Intimate Relationships Can Lower or Raise Coronary Heart Disease Risk in Women

By Team Adesso | Posted May 23, 2024

Our hearts go aflutter when we meet that special, or who we think is special, someone. As Dean Martin crooned, “when the world seems to shine like you’ve had too much wine, that’s amore.” A positive intimate relationship, or amore, could lower a woman’s risk of coronary heart disease (CHD). But, on the flipside, as a woman’s heart is torn apart by a relationship that isn’t serving her, that can increase her CHD risk. 

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CHD is a major health concern and the leading cause of death among women. It is often caused by lifestyle factors such as poor diet, physical inactivity, tobacco use, and stress. 

Research has found an association between intimate relationships and coronary heart disease in women. Married women or those in long-term intimate relationships are more likely to suffer from CHD than their single counterparts. This may be because married or partnered individuals tend to have higher stress levels and increased stress leads to higher blood pressure as well as other cardiovascular issues. Additionally, people in committed relationships often share or condone unhealthy habits. For example, habits like smoking, drinking alcohol, or poor nutrition can all increase someone’s CHD risk.

Preventing CHD Through Amore

While partners can encourage or ignore their lover’s bad habits, they can also encourage positive ones, such as regular exercise, healthy eating, and quitting smoking, which reduce a person’s overall risk of developing CHD. In fact, the importance of practicing self-care cannot be overemphasized, as research indicates that exercise or yoga can effectively reduce stress levels. Engaging in these physical activities may help lower your risk of developing CHD as can having a supportive partner who provides emotional support during difficult times.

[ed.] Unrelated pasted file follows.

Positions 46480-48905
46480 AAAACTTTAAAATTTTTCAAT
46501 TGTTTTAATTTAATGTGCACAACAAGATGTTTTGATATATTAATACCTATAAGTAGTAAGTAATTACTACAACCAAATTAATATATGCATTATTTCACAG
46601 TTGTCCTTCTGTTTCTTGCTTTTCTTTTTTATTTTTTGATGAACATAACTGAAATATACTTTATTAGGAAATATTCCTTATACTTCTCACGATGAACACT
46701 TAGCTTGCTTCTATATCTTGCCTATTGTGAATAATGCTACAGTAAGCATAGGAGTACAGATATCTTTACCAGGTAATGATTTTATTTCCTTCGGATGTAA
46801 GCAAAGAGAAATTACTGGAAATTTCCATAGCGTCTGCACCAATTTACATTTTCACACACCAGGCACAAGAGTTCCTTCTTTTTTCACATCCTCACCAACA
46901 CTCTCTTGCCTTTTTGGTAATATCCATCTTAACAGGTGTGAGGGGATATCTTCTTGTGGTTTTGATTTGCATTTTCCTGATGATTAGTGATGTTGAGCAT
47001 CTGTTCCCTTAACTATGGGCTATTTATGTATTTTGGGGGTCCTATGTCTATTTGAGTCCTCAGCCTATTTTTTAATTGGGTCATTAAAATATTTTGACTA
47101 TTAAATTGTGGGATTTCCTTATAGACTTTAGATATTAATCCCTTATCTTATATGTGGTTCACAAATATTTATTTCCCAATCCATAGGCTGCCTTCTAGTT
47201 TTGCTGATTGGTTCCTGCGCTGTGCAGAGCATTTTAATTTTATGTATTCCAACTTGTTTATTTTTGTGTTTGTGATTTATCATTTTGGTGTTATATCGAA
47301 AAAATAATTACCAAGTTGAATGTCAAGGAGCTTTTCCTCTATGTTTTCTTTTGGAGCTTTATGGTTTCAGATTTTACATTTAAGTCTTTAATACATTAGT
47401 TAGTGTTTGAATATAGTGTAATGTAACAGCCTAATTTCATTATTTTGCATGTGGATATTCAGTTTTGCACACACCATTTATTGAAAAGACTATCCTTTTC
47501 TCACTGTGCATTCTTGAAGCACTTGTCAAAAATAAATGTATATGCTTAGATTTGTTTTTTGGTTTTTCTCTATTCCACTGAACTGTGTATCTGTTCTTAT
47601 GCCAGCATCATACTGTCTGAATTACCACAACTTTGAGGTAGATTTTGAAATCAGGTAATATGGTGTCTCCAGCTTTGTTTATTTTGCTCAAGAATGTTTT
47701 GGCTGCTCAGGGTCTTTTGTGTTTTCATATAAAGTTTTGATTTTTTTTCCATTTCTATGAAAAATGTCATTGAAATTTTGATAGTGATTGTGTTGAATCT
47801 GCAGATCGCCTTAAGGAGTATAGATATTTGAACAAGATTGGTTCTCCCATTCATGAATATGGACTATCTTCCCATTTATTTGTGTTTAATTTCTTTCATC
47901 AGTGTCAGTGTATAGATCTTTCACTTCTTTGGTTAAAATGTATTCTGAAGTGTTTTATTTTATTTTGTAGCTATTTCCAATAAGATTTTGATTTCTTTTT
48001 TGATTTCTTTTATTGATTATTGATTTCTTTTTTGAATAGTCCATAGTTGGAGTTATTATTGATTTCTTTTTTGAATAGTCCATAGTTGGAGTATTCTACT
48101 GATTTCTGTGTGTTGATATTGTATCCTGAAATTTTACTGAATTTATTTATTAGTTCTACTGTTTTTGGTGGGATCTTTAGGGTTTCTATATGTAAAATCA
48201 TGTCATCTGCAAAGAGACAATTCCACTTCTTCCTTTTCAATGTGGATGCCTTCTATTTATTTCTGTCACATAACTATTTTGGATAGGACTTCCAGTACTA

Healing Your Relationship and Your Heart

As women repair and/or improve their relationship with their partner, their CHD risk could also be positively impacted. It’s important to understand the warning signs of unhealthy relationships and take steps to address any issues before they become too serious. This may include learning how to better communicate with your partner. Couples who demonstrate open communication are more likely to seek medical advice when necessary, which is essential for managing existing conditions or preventing further complications down the line.


It’s critical that women understand the difference between a relationship with some issues and one that is irreparably damaged and unhealthy. No one should feel they have to stay in a relationship that has deleterious impacts on their health.

Intimate relationships can play an important role in women’s CHD development. Since no one can control when they find their ideal partner, it’s best to mitigate downside risk. By understanding the warning signs of unhealthy relationships and taking steps toward prevention through self-care practices and open communication with our loved ones and healthcare providers, we can all work towards reducing our risk of developing CHD-related complications from intimate relationship issues.